Lectures cover a wide range of maritime topics and are presented by nationally and internationally recognized authors, filmmakers, historians, scientists and other experts in their fields.

Author lectures are followed by a book signing. Books are available in the Museum Shop and may be purchased the night of the lecture.

Tickets are required for all evening lectures

Adult and child tickets are $5 each.
Mariners’ Museum Member tickets are free.

Lectures begin at 7:00 PM  •  Doors open at 6:15 PM

Unless otherwise noted, lectures are held in the Main Lobby of The Mariners’ Museum and Park.

May 15, 2014, Steven Callahan lectured on "Adrift: Seventy-six Days Lost at Sea."

Above: Steven Callahan, American author and survivor of 76 days adrift at sea, speaking in 2014 at The Mariners’ Museum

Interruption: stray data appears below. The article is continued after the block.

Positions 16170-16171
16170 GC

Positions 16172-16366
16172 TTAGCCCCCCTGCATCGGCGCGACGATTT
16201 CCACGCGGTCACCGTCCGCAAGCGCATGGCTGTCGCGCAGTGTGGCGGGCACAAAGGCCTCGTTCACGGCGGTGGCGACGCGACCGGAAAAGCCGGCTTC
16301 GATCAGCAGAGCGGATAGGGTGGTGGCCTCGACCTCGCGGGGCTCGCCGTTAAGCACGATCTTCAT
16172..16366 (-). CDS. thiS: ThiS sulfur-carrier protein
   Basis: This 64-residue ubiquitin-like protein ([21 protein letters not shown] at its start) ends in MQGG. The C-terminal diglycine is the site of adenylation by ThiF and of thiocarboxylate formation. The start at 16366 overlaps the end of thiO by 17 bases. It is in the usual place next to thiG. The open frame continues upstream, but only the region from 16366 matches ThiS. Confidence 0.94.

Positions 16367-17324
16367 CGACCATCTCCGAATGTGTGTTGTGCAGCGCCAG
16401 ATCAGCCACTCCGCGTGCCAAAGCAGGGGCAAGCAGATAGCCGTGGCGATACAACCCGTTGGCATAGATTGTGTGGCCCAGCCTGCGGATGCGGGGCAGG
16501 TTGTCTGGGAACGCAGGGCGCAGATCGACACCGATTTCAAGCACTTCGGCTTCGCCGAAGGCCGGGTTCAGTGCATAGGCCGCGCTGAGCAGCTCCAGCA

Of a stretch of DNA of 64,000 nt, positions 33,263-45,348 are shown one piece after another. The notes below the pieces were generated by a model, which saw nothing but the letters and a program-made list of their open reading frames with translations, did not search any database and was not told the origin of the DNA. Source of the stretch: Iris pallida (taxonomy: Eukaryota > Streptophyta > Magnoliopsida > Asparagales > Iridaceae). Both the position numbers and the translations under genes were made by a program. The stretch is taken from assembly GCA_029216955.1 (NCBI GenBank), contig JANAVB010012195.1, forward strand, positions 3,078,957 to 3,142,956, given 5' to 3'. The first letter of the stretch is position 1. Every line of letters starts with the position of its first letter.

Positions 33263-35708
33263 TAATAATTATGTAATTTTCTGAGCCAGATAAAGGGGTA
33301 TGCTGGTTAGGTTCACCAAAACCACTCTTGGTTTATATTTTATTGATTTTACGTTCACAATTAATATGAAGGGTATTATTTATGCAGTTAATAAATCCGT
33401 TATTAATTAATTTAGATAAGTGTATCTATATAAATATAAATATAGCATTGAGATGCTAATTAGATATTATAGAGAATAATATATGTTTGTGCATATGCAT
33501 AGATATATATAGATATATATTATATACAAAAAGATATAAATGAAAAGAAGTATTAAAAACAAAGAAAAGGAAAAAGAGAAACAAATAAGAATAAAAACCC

Become a Mariners’ Member – attend select lectures for FREE!
To learn more about Member benefits like free admission to select lecture series programs, please visit MarinersMuseum.org/Membership.

Notice About Reservations:

Members will receive free admission to our Lecture Series Programs with reservation. Reservations will be accepted online until 4:00 PM on the day of the lecture as well as available at the door. When placing a reservation over the telephone, leaving a voicemail does not guarantee that your reservation has been accepted. Reserved seating will be held until 6:55 PM (or 5 minutes before the program begins), afterwards seats will be available to all guests.